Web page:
Another option, then, is to set the Mode to Slicing. This shifts slices of audio in time without timestretching them, which proves ideal for our shaker loop. 

5. Audio Event Slip

(Image credit: Future)

Moving blocks of audio around the arrangement screen is a mainstay workflow in most DAWs. But there may be times you want to leave a block in place but still move the audio. In Studio One, simply use Ctrl/Cmd-Alt-click to ‘slip’ the audio left and right within the region. 

6. Ripple editing 

(Image credit: Future)

Sometimes we need to make wholesale structural changes in the arrangement window, swapping, copying or reordering sections. The universal method is to juggle sections in free arrangement space, but a more efficient option is to employ a special editing mode that automatically closes any gaps that appear when changes are made.

In Studio One, this is called Ripple Edit. Activate the mode using the Toggle Ripple Edit button on the top bar. In this particular example, we want to reduce the intro section of our backing track in length by half, and by simply deleting that section, the remainder of the track is shifted forward. We can also insert a section via copy and paste and have the remainder of the track shift to the right to make room for it.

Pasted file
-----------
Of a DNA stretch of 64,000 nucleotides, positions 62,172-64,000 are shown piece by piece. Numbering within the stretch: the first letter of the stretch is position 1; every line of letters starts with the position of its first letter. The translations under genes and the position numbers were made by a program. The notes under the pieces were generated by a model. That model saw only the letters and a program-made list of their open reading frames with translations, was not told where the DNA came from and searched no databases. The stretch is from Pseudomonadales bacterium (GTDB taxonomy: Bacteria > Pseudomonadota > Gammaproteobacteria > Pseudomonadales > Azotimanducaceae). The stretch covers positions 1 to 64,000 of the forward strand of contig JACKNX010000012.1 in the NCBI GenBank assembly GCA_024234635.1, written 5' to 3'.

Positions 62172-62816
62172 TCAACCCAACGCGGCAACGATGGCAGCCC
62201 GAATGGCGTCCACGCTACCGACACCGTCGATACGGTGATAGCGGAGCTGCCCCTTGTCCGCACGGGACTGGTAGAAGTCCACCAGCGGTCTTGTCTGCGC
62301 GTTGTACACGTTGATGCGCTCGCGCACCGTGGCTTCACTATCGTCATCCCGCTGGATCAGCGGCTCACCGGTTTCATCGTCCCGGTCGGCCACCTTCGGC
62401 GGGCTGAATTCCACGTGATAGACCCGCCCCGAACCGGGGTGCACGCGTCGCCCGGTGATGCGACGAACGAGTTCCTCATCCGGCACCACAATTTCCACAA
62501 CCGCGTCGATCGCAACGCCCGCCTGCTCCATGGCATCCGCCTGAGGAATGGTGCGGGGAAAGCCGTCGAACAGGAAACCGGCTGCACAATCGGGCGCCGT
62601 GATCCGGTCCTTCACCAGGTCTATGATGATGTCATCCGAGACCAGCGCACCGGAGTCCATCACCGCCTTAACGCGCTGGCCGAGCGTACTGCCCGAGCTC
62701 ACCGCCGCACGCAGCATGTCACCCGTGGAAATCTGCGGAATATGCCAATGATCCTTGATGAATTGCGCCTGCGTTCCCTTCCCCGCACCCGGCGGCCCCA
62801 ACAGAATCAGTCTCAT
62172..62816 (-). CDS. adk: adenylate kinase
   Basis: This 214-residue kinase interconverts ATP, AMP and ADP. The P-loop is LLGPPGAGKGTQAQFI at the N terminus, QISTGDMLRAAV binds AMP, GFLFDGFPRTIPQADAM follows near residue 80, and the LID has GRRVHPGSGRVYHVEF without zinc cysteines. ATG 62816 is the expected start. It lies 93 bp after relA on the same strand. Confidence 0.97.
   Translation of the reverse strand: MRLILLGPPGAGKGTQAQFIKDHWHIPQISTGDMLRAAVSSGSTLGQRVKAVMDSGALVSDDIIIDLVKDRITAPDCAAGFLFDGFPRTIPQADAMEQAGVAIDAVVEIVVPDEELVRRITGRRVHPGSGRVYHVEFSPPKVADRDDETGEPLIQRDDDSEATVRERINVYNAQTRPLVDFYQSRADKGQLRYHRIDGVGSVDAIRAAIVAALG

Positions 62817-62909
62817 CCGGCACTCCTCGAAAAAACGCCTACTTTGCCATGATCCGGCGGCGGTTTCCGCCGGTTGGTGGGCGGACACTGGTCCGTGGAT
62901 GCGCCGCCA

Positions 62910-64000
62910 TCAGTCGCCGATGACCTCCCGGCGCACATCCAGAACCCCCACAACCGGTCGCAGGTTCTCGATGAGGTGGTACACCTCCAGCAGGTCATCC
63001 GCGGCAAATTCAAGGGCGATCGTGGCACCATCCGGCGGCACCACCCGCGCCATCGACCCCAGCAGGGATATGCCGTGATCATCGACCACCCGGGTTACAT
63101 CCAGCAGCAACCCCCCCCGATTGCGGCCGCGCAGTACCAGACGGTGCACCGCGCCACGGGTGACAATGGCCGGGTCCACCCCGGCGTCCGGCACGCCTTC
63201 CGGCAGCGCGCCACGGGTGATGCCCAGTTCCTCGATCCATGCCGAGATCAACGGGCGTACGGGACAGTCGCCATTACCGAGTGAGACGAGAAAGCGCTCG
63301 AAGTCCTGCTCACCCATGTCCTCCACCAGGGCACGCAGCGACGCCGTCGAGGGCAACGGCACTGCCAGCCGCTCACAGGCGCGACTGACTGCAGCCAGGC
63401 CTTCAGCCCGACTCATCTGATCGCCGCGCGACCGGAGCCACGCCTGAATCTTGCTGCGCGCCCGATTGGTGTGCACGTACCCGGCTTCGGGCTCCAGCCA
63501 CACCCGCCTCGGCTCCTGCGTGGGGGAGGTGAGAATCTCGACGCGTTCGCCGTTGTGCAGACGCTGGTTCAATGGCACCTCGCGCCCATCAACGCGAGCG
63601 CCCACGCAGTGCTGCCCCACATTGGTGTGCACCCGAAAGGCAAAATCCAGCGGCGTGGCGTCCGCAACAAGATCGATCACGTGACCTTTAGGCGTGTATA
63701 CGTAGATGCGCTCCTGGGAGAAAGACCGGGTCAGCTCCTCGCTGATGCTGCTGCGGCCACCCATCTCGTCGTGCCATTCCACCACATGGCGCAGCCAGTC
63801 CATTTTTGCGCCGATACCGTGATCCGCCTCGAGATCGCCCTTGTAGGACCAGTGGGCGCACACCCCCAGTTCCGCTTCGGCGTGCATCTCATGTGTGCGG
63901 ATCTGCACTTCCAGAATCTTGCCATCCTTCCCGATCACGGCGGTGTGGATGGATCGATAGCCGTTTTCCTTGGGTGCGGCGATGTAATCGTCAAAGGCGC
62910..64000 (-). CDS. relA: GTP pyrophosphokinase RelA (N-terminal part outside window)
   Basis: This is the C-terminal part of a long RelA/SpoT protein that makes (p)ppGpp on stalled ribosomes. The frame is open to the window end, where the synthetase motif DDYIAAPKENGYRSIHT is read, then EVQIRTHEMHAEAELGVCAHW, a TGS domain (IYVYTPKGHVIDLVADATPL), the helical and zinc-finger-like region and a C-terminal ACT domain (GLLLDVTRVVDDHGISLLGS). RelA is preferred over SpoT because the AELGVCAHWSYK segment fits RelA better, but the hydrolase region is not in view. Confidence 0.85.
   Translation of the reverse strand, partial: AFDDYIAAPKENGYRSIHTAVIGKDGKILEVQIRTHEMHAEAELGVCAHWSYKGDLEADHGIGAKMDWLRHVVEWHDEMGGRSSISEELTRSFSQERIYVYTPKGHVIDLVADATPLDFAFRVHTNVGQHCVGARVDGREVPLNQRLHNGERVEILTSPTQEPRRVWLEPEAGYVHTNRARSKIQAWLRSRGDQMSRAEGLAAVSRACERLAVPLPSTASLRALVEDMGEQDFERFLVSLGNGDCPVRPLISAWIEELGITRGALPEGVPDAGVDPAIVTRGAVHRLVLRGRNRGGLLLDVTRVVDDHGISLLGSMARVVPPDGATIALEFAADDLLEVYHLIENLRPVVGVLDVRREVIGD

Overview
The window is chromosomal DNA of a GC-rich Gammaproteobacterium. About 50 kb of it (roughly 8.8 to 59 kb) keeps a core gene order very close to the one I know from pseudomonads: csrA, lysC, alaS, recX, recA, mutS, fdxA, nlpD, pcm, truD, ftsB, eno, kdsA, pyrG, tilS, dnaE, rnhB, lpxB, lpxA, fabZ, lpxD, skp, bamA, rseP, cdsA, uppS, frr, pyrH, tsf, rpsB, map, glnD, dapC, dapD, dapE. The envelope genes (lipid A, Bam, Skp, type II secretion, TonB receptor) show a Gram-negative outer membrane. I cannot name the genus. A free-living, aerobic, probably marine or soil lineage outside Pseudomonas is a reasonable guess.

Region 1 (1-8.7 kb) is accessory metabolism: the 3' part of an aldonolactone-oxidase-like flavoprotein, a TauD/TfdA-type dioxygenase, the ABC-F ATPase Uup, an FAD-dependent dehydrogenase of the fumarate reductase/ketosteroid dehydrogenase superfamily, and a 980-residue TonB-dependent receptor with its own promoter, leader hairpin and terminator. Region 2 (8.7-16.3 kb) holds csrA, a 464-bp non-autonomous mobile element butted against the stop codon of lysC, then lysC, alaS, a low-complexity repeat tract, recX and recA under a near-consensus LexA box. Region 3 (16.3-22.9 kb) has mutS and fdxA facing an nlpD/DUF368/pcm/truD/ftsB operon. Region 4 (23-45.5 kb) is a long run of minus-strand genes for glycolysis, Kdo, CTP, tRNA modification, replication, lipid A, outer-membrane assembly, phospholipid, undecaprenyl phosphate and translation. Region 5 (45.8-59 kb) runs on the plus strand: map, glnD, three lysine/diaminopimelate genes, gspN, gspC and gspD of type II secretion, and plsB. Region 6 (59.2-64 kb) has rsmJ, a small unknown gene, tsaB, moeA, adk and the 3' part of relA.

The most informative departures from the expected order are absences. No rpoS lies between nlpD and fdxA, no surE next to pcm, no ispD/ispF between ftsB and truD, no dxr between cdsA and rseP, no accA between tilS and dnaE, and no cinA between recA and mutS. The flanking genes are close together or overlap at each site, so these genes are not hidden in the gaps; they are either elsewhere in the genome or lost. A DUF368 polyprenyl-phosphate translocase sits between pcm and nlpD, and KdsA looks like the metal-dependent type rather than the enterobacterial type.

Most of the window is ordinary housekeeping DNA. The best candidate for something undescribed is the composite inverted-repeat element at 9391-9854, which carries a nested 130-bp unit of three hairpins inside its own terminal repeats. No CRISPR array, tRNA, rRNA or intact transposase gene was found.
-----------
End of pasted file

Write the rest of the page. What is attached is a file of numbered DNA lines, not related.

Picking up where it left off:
7. Multiple divide 

(Image credit: Future)

Often it’s the simple things that make all the difference, and this little trick is a great example.

Holding the Alt key while clicking with the scissors tool in Logic Pro X divides an audio region into a series of equally-sized regions, the size of which is defined by where you make the first cut. If your region is tidily trimmed to the bar, this is a great way to divide it into equal beats or bars. But the region size follows the area to the left of the first cut and can therefore be used to create less quantised but still equally-sized regions, too.

8. Smart tools

(Image credit: Future)

Editing audio quickly requires efficient use of the tools available and the main one in most DAWs is the mouse pointer. This often handles a number of tasks, depending on its position, as seen with the Arrow tool in Studio One.

Here, when the screen is zoomed out, the tool only selects regions, but as you zoom in, more features appear. These include trimming of regions, range selection, adjustment of region fades and region levels. Also, by using the range selection tool and dragging or Alt-dragging, you can easily rearrange and copy regions and sections.

9. Remove silence 

(Image credit: Future)

To remove noise between audio sections in real time, we can use a noise gate plugin. But another option is to actually delete the noisy sections of audio completely. This process – sometimes called ‘strip silence’ – is a bit like an offline gate, removing the silent sections from an audio region to create a series of smaller regions based on a user-defined threshold.

In Logic Pro X it’s called Remove Silence: with your audio region selected, select it from the Functions menu in the Arrangement screen. The main parameter to adjust is Threshold, but the results can be tweaked further with time adjustment for minimum silence, pre-attack and post-release. In the screenshot (left), you can see the resultant smaller regions. 

10. Comping from layers 

Most DAWs can assist with compiling multiple audio takes. Here’s Studio One’s Layers… (Click or swipe through the gallery to view steps.)